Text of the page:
Mavericks, Miracles, and Medicine: The Pioneers Who Risked Their Lives to Bring Medicine into the Modern Age by Julie M. Fenster, Hardcover | Barnes & Noble
Mavericks, Miracles, and Medicine: The Pioneers Who Risked Their Lives to Bring Medicine into the Modern Age

Mavericks, Miracles, and Medicine: The Pioneers Who Risked Their Lives to Bring Medicine into the Modern Age

by Julie M. Fenster
     
 

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Mavericks, Miracles, and Medicine brings to life stories of the pioneering geniuses, eccentrics, and freethinkers who moved beyond the conventions of their day at great personal risk—and often with tragic results—to push forward the boundaries of modern medicine. From Werner Forssmann, who was so confident in his theory that doctors could insert a

Overview

Mavericks, Miracles, and Medicine brings to life stories of the pioneering geniuses, eccentrics, and freethinkers who moved beyond the conventions of their day at great personal risk—and often with tragic results—to push forward the boundaries of modern medicine. From Werner Forssmann, who was so confident in his theory that doctors could insert a catheter into humans' hearts for diagnostic purposes that he inserted one into his own heart, while watching on a live X ray (and was basically thrown out of the profession, only to be awarded the Nobel Prize just before his death many years later), to Anton Von Leewenhoek, a draper and part-time janitor who discovered the existence of protozoa, bacteria, sperm, and blood cells; from Wilhelm Roentgen, who developed the X-ray machine in his basement with a single cathode ray and some cardboard, to Jean-Baptiste Denis who gave the first-known blood transfusion (with sheep's blood) and was later charged with murder (on manufactured evidence), Mavericks, Miracles, and Medicine is populated with the heretics and visionaries who forever changed medical science. This fully illustrated publication is the companion volume to The History Channel mini-series of the same name.

Editorial Reviews

Kirkus Reviews
Companion to a History Channel miniseries, a slightly idiosyncratic collection of 20 short pieces focusing on men and women who made noteworthy contributions to medical knowledge. Fenster (Ether Day, 2001, etc.) provides the necessary context for understanding the significance of her subjects’ accomplishments in a readable, undemanding fashion. With descriptions of their physical appearance, personality quirks, and domestic tribulations, she makes every effort to bring these people to life and to set them in their time and place. She has grouped her pieces into five categories: understanding the body, germ theory, magic bullets, the mind, and surgery. The first section opens with an informative piece on 16th-century anatomist Andreas Vesalius and includes William Roentgen, discoverer of X-rays; Werner Forssmann, developer of the cardiac catheter; and Ian Wilmer, credited with cloning Dolly. William Harvey, discoverer of the circulation of the blood, would seem to belong here, but he turns up later in the section on surgery, following a piece on early experiments in blood transfusion. The section on germ theory, which features Antony van Leeuwenhoek, Ignaz Semmelweis, and Robert Koch (but not Louis Pasteur), also and rather startlingly profiles Mary Mallon, better known as "Typhoid Mary." Fenster doesn’t provide an introduction explaining either her choices or their arrangement, indicating perhaps that the miniseries dictated them. Possibly the producers felt more women were needed; this would account for the selection of Lady Mary Montague, who figured prominently in the promotion of smallpox inoculation, rather than Edward Jenner, the doctor who discovered the vaccine. The hyperbole ofthe subtitle may also be no fault of the author’s. Suitable for filling in unavoidable gaps in a TV presentation, but fails as a stand-alone. Agent: Joelle Delbourgo/Joelle Delbourgo Associates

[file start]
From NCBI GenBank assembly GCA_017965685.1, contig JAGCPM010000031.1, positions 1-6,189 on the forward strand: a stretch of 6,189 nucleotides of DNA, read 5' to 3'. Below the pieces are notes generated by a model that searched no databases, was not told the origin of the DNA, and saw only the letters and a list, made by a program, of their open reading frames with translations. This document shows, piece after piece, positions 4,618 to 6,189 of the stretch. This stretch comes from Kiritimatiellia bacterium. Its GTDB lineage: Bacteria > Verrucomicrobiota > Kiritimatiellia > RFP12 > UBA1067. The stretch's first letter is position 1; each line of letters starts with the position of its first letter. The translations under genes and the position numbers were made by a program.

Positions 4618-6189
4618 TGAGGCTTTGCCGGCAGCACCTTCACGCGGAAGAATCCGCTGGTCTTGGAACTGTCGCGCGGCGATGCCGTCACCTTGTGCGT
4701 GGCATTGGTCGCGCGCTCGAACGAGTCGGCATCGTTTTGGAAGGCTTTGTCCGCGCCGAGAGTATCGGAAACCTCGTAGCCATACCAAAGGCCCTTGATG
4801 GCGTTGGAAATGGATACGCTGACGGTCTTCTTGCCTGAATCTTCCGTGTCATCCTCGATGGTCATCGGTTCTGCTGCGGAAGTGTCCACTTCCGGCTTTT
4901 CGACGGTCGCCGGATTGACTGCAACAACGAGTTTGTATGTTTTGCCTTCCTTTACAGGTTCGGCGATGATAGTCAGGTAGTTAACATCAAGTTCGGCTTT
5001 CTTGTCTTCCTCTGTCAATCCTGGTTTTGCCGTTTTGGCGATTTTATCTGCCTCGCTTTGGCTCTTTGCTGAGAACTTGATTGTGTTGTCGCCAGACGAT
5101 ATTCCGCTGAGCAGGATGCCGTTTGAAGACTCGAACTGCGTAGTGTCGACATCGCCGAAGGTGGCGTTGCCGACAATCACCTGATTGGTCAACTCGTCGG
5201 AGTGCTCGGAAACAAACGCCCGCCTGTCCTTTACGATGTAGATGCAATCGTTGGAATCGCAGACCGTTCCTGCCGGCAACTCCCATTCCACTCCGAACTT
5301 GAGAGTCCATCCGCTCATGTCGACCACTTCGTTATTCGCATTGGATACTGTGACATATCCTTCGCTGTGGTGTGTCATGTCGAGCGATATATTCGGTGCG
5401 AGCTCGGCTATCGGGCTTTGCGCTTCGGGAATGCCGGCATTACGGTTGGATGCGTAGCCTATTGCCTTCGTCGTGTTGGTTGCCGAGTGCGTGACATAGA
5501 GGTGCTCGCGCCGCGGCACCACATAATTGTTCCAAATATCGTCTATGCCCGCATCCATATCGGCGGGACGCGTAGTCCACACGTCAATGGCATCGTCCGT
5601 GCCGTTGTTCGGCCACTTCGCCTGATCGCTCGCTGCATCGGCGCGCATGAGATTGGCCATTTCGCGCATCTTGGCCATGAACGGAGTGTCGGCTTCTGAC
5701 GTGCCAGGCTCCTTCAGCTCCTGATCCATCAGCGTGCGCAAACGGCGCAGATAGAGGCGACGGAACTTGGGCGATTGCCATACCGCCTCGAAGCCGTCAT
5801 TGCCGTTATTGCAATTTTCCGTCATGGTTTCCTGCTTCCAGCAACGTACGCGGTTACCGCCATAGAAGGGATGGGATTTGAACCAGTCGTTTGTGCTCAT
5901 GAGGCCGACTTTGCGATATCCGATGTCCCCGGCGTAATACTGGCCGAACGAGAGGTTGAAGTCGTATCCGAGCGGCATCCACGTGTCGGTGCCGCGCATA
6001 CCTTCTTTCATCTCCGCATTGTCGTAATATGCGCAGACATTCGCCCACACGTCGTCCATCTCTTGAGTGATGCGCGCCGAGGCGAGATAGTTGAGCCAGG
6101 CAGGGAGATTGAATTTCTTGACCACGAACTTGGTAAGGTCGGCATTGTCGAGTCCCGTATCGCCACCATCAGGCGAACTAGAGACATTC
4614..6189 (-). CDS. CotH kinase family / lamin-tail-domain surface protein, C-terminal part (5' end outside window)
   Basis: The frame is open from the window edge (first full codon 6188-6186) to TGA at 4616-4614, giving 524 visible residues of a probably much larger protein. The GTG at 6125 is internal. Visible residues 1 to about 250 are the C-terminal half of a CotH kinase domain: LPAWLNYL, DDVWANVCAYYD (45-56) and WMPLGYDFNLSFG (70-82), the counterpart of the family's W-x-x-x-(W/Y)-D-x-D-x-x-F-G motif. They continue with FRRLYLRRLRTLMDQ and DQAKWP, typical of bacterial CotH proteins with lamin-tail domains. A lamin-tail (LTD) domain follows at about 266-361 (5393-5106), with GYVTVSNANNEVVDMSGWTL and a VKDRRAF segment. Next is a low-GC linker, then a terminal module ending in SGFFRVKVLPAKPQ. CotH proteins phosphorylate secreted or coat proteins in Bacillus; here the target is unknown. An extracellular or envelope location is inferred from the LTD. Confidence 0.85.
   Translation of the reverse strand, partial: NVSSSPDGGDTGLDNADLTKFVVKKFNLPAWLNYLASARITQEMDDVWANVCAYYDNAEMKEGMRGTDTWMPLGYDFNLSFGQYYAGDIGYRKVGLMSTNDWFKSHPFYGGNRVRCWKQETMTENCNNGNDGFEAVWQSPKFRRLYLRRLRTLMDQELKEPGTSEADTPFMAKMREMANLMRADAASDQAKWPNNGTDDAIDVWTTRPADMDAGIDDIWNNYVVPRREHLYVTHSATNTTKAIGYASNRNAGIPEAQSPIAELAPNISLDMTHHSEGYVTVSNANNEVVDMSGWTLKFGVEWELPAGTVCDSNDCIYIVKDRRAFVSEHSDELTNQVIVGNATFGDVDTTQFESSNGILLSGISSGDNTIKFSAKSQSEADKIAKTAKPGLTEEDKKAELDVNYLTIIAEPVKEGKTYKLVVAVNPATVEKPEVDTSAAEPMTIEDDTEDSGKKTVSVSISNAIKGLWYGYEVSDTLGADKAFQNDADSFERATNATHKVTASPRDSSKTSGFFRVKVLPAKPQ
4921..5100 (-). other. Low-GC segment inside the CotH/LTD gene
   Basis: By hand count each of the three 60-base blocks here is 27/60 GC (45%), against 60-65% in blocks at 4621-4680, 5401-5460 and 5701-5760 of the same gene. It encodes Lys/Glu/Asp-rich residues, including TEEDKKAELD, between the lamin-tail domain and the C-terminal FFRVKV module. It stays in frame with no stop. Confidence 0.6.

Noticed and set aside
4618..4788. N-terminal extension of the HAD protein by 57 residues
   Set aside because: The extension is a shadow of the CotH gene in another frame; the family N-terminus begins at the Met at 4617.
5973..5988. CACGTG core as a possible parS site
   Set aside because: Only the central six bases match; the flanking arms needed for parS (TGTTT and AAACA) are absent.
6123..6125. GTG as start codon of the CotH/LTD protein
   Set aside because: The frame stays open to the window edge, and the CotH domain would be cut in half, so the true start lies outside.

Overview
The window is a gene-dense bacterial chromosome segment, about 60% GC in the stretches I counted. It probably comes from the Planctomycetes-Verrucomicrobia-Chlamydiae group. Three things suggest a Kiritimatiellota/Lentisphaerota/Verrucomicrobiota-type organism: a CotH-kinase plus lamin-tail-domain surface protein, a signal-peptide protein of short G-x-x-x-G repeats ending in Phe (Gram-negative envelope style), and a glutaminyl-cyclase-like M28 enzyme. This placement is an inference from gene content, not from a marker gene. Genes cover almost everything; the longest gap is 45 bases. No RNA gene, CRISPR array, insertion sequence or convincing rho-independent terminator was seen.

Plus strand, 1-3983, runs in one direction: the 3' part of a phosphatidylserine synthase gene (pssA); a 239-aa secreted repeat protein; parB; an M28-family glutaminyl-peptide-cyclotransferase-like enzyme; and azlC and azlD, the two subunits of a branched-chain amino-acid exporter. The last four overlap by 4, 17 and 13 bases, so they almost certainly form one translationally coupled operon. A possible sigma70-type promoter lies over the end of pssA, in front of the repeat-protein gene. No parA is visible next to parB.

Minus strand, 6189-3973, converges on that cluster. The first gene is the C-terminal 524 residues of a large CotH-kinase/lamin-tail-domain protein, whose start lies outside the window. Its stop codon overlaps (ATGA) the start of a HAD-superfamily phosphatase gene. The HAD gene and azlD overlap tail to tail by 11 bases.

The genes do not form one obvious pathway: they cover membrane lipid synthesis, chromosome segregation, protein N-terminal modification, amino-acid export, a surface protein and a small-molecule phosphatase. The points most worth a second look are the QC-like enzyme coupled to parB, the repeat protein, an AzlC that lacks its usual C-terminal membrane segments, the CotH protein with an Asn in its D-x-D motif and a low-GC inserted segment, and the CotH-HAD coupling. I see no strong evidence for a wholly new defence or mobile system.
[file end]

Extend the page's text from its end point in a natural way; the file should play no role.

Product Details

ISBN-13:
9780786712366
Publisher:
Basic Books
Publication date:
07/25/2003
Pages:
304
Product dimensions:
6.32(w) x 9.20(h) x 1.08(d)

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